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Rare type of stroke increasing among pregnant women

January 24, 2018

LOS ANGELES, Jan. 24, 2018 -- The proportion of a rare type of stroke, called spontaneous subarachnoid hemorrhage or sSAH, is increasing among pregnant women, according to preliminary research presented at the American Stroke Association's International Stroke Conference 2018, a world premier meeting dedicated to the science and treatment of cerebrovascular disease for researchers and clinicians.

Spontaneous SAH is an abnormality within the brain's arteries that weaken and leads to ruptures in the blood vessels on the surface of the brain, causing bleeding between the membranes surrounding the brain. Spontaneous SAH refers to hemorrhage that occurs without trauma to the head or neck.

Information about sSAH in pregnant women is scarce. This study examined how often these strokes occur among both pregnant and non-pregnant women, and how the pregnant women fare at discharge from thehospital as a marker for outcomes.

In a review of records obtained for 3,978 pregnant women, age 15 to 49, from 2002 to 2014 researchers found:
  • The percentage of pregnant women admitted to the hospital for increased from 4 percent to 6 percent.

  • The proportion of pregnant women with sSAH was highest among African Americans at 8 percent, followed by Hispanics at 7 percent, and Caucasians at 4 percent.

  • The percentage of pregnant women with sSAH was highest among 20- to 29-year-olds at 20 percent, and lowest among 40- to 49-year-olds at less than 1 percent.

"We need to increase awareness in the medical community about the increasing trend of spontaneous subarachnoid hemorrhage in pregnancy because management of these patients continues to be a clinical conundrum," said study lead author Kaustubh Limaye, M.D., clinical assistant professor in the Division of Cerebrovascular Diseases at the University of Iowa in Iowa City.

After hospital admission, pregnant women with sSAH fared better than non-pregnant women with sSAH. Eight percent of pregnant women admitted to the hospital with stroke died, compared to 17 percent of non-pregnant women. Pregnant women also were more likely than non-pregnant women to be discharged from the hospital to home rather than to another medical facility.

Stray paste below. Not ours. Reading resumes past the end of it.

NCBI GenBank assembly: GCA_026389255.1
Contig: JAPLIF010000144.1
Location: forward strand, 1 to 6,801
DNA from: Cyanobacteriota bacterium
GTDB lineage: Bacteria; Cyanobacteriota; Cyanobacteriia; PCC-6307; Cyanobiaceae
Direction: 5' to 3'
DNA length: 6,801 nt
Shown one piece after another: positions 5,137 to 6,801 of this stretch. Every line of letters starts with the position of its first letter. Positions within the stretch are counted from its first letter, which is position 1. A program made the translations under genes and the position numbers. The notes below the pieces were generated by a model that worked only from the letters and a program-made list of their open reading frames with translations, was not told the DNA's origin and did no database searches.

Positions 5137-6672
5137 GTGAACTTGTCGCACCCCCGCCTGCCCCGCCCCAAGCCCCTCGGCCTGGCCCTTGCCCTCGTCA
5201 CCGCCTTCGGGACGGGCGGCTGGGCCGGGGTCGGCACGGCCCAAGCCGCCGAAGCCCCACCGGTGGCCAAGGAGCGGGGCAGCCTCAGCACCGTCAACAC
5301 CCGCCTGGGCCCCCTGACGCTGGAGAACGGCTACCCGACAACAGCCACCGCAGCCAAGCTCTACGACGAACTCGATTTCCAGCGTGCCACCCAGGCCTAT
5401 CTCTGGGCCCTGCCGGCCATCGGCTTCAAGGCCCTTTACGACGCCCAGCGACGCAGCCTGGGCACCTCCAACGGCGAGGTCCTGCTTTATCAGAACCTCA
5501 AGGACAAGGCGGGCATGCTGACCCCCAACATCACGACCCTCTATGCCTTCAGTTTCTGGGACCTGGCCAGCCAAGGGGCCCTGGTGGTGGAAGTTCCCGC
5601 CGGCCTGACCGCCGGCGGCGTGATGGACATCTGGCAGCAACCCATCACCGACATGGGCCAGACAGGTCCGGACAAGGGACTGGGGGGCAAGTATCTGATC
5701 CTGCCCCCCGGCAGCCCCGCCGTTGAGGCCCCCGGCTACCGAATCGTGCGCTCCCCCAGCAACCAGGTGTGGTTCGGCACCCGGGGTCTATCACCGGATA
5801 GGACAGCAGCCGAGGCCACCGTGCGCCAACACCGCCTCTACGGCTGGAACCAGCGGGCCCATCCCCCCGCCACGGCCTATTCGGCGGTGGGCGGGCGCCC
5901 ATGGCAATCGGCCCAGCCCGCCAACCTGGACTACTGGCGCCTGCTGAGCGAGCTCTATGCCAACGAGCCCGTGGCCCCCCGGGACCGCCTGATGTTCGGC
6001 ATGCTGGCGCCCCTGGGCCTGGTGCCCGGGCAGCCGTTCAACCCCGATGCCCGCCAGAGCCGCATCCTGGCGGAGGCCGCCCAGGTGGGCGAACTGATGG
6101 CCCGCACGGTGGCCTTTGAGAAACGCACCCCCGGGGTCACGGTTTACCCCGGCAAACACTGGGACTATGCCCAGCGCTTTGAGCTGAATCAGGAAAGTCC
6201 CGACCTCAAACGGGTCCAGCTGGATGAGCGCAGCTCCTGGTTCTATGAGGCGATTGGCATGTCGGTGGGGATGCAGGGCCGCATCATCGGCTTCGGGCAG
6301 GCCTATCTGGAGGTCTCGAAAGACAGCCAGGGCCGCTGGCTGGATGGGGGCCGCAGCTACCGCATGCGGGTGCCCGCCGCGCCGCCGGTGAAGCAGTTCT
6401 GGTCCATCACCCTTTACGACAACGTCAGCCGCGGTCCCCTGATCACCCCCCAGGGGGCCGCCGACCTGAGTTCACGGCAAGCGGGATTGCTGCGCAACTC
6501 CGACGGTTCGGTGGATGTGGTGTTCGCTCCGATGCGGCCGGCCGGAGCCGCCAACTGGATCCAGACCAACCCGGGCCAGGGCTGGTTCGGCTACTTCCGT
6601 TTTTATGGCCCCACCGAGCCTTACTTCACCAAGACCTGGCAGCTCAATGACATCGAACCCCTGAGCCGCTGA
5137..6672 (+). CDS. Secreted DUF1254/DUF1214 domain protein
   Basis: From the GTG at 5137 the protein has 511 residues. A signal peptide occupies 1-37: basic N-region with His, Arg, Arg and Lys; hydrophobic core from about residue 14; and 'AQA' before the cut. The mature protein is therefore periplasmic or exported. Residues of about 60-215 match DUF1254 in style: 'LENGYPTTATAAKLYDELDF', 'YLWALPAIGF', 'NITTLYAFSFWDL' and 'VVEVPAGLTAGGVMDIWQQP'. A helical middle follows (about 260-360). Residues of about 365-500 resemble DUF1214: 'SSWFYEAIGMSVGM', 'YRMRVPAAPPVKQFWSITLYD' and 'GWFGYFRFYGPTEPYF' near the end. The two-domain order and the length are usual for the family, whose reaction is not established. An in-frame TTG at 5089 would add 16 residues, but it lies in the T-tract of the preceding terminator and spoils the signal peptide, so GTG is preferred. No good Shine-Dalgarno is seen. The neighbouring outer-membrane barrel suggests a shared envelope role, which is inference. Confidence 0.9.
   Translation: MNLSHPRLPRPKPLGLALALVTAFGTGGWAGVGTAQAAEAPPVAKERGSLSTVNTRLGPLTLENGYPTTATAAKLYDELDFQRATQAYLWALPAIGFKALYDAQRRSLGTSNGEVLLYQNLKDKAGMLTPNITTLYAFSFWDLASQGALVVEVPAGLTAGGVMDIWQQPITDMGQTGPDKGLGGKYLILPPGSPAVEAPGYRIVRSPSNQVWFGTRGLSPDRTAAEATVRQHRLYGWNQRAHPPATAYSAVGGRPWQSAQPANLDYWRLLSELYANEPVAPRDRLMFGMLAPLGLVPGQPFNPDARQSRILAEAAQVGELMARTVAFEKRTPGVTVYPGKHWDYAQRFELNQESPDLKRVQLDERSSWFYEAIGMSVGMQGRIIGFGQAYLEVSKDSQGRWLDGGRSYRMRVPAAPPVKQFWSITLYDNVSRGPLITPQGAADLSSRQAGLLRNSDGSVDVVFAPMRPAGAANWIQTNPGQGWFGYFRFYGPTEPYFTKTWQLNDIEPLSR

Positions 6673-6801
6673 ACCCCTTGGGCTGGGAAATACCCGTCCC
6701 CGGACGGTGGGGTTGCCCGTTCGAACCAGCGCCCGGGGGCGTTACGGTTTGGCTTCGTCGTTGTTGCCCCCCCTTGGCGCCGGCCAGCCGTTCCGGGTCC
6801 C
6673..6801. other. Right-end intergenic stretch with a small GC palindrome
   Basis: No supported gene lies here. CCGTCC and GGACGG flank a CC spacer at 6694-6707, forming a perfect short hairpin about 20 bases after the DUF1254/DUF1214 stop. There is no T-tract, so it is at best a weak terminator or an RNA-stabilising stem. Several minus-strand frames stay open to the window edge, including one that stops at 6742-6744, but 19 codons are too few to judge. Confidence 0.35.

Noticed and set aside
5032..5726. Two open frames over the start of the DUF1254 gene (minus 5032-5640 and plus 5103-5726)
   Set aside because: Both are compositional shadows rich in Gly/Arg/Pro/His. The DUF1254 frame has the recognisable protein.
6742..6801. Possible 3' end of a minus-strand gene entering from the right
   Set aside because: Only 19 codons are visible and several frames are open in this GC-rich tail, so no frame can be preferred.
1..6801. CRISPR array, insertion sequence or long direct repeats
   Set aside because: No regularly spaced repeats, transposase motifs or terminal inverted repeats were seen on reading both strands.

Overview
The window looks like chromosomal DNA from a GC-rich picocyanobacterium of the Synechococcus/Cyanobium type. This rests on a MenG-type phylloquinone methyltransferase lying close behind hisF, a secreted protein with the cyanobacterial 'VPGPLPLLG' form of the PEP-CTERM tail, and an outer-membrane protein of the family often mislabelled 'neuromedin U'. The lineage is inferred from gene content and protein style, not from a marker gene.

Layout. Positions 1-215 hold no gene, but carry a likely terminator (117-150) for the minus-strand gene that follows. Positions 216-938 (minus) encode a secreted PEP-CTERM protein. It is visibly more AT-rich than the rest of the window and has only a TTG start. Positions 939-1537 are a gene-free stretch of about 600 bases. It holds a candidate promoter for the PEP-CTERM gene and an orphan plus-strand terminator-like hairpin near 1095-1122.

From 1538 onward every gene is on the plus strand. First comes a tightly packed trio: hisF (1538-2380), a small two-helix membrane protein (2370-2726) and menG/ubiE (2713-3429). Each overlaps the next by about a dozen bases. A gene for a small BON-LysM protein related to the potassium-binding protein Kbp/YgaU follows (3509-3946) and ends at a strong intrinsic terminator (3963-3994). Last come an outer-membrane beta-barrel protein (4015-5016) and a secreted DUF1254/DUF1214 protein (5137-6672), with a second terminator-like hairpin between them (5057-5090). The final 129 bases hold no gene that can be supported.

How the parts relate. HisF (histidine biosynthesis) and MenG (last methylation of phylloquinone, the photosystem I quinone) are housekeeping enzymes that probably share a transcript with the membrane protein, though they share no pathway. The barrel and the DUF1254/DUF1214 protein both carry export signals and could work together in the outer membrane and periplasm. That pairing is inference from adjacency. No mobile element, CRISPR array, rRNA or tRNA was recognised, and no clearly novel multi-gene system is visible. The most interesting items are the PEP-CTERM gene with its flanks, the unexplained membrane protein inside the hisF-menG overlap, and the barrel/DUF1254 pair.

"Pregnant women with spontaneous subarachnoid hemorrhage may have better outcomes than previously expected, which challenges prior findings from small, single-center reviews," Limaye said.

The data came from the Healthcare Cost and Utilization Project's Nationwide Inpatient Sample - a national database that provides estimates of patients' hospital stays. However, the database does not provide information about the severity of the stroke. Another limitation of the findings is the possibility that the database included cases incorrectly classified as stroke.
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Co-authors are Achint Patel, M.D., M.P.H.; Sourabh Lahoti, M.D.; Cynthia Kenmuir, M.D., Ph.D.; James Torner, Ph.D.; Edgar Samaniego, M.D., M.S.; Santiago Ortega Gutierrez, M.D., M.S.; Ashutosh Jadhav, M.D., Ph.D.; Tudor Jovin, M.D.; and Enrique Leira, M.D., M.S. Author disclosures are on the abstract.

The National Institute of Neurological Disorders and Stroke partially supported Dr. Limaye's salary.

Note: Scientific Presentation is 8:57 a.m. PT, Wednesday, Jan. 24, 2018 in Room 515B

Additional Resources: Statements and conclusions of study authors that are presented at American Heart Association scientific meetings are solely those of the study authors and do not necessarily reflect association policy or position. The association makes no representation or warranty as to their accuracy or reliability. The association receives funding primarily from individuals; foundations and corporations (including pharmaceutical, device manufacturers and other companies) also make donations and fund specific association programs and events. The association has strict policies to prevent these relationships from influencing the science content. Revenues from pharmaceutical and device corporations are available at http://www.heart.org/corporatefunding.

About the American Stroke Association

The American Stroke Association is devoted to saving people from stroke -- the No. 2 cause of death in the world and a leading cause of serious disability. We team with millions of volunteers to fund innovative research, fight for stronger public health policies and provide lifesaving tools and information to prevent and treat stroke. The Dallas-based association officially launched in 1998 as a division of the American Heart Association. To learn more or to get involved, call 1-888-4STROKE or visit StrokeAssociation.org. Follow us on Facebook and Twitter.

American Heart Association

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